Despite considering never making a sweater again because damn it’s a lot of work, I already have the light gray Cotton Ease yarn for version #2 where I’ll be knitting the body in one large piece and both sleeves in the round. I’ll do a size smaller, and the sleeves and body shorter. Before I start that, though, I’ve got a little experimenting to do.

I also made an impulse purchase of some chocolate brown Berroco Comfort yarn, which is awesomely soft and doesn’t seem squeaky at all, thanks go to Maggi for finding it at Bad Woman Yarn here in Seattle. I’m hoping the Comfort will make a nice, warm, soft, lightweight sweater that fits perfectly and doesn’t pill, I’ll let you know.

all the sweater entries:

· comments [30] · 09-10-2007 · categories:knitting ·

30 responses so far ↓

  • 1 Angela // Sep 10, 2007 at 6:19 am

    I am using the Berroco Comfort for a blanket project right now and it is really great to knit with. No squeaky, a little more give than I expected and so very soft. I think I will have to get me some of that chocolate. My LYS didn’t have that color.

  • 2 Sandra // Sep 10, 2007 at 6:33 am

    fantastico!

  • 3 ks // Sep 10, 2007 at 6:52 am

    I’d love to see a photo of it on a body.

  • 4 Dr. B. // Sep 10, 2007 at 7:16 am

    Congratulations and thanks – as always – for the links to useful resources.

    And I’m with KS. Seeing it on a person would be great. Long arms and all.

  • 5 Marissa // Sep 10, 2007 at 7:19 am

    This looks so nice! I wish I could read crochet instructions better, maybe I could make a wearable sweater!

  • 6 paola // Sep 10, 2007 at 7:40 am

    The sweater is great and looks even better in person. I am in awe because i)it is so beautifully finished it looks like you bought it in a shop and ii) your post indicates that it was begun in June 2007.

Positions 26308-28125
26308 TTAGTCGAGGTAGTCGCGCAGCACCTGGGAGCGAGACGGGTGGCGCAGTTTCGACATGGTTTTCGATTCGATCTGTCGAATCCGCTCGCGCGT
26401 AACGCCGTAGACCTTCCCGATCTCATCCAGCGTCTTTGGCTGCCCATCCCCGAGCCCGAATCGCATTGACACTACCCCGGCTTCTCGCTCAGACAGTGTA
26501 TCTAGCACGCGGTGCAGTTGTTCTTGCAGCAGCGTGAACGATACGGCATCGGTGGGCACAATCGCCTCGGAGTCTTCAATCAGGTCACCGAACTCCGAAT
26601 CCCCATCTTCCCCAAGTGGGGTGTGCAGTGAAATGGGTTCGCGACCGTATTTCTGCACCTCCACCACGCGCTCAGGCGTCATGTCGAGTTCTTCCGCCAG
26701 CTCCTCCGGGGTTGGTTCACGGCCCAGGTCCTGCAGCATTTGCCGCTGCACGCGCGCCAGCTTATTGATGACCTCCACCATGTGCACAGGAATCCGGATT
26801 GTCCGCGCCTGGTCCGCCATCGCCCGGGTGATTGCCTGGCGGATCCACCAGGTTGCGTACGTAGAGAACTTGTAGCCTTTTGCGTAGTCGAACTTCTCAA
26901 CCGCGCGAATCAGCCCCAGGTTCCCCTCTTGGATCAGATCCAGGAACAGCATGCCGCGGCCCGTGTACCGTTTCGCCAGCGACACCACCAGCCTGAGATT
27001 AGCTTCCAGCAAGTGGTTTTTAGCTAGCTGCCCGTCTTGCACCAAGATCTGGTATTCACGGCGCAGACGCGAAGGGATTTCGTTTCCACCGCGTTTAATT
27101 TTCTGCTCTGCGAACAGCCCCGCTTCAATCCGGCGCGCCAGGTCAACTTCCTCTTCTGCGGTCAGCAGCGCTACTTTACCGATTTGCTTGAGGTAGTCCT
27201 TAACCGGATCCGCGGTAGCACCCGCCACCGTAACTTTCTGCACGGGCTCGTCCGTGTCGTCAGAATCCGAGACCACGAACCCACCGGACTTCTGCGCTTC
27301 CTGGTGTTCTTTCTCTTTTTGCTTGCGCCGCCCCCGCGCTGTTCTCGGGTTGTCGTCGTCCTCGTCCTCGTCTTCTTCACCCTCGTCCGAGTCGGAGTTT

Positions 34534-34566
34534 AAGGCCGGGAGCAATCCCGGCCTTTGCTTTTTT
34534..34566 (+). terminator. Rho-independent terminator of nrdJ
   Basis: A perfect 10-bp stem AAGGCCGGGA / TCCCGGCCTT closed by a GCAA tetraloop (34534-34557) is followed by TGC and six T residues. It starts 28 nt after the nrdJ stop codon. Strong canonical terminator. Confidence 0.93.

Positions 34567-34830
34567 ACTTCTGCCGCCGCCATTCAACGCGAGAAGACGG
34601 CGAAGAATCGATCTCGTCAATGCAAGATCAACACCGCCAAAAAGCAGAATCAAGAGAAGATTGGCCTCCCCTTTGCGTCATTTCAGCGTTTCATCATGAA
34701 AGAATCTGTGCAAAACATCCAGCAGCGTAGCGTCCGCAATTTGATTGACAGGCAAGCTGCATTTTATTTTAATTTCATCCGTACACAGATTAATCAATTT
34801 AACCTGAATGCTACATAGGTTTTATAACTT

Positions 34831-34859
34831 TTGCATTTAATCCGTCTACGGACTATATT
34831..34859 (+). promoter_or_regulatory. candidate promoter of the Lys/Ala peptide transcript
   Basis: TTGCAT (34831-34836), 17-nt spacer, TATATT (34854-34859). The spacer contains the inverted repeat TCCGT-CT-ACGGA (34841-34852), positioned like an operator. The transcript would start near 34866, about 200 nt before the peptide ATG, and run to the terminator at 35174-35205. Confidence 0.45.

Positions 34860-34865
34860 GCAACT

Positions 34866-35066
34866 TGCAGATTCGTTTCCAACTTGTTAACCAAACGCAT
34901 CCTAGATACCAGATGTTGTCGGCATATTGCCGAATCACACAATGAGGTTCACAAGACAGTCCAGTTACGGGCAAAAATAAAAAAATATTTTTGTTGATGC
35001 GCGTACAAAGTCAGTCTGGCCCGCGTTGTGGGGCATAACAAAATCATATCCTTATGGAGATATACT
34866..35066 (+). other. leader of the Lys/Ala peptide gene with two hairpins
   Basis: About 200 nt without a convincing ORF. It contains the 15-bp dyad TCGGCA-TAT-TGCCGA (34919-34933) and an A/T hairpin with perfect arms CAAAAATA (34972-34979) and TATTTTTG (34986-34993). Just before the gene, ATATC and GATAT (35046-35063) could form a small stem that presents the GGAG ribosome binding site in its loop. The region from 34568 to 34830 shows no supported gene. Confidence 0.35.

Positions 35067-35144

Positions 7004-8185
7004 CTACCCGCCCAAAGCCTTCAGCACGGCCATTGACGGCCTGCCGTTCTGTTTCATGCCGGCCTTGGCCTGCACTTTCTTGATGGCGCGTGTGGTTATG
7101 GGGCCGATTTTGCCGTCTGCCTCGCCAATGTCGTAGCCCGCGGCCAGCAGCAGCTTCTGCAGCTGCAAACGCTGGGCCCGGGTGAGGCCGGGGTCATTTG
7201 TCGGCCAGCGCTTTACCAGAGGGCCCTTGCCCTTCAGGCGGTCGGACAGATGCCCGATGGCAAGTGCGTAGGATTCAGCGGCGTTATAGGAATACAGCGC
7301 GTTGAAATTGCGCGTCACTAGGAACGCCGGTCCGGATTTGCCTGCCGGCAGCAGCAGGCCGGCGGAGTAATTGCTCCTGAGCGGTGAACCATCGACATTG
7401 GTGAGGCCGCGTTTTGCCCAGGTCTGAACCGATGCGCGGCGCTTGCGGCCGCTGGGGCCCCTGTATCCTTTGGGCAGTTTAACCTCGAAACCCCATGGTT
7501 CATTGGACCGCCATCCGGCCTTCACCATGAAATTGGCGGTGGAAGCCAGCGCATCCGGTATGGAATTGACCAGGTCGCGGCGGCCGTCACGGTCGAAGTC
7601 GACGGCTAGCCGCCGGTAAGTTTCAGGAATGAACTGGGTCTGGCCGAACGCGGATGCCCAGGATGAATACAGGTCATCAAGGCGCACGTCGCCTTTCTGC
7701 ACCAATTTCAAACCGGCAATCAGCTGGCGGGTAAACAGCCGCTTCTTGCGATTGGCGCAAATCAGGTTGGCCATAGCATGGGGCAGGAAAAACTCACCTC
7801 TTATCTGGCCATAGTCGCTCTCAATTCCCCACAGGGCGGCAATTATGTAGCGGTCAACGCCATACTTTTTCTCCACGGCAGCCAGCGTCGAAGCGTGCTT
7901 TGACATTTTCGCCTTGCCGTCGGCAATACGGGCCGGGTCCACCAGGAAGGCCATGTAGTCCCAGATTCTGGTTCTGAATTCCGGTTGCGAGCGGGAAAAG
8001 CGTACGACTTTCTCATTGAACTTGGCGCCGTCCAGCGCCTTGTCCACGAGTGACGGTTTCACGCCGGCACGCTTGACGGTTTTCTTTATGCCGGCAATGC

Any sweater finished by me would have been begun in June 1997 AT THE LATEST.

  • 7 karin // Sep 10, 2007 at 8:24 am

    so so beautiful and I went and started one over the weekend due to your fine inspiration. I am knitting the body in one piece as well. This may be obvious to you but it took me a good half hour to figure out: start with left front, then back, then right front. Only skip two knit stitches at each seam, four total (not four total per side). Good luck on number two!

    Good luck on number two!

  • 8 gaile // Sep 10, 2007 at 8:38 am

    I made this too. and now I’m selling it. I was never in love with it, and honestly thought that the pattern really needed revision because um, where are the shoulders supposed to go? It pulls, and while it looks great on some people, I need a better defined shoulder or I look even more shoulderless than I am. Glad you like yours!

  • 9 megan // Sep 10, 2007 at 9:00 am

    Gaile – What do you mean when you say “it pulls”? And I’m not clear on what you mean about where the shoulders are supposed to go, I’m very curious about your concerns.

    ks and Dr. B – This is the best picture I could get of myself wearing the sweater. It doesn’t show the length of the body, but you can see how overall this size looks large on me.

  • 10 caitlyn // Sep 10, 2007 at 9:19 am

    It looks wonderful — great job!

  • 11 chrispy // Sep 10, 2007 at 9:45 am

    The cotton ease is intended to throw in the washer and dryer with no ill effects. It is for easy care. Cottons take an insane amount of time to air dry.

    If you still have your swatches, practice washing them to get the feel for it. Especially if you still don’t feel comfortable machine washing and drying.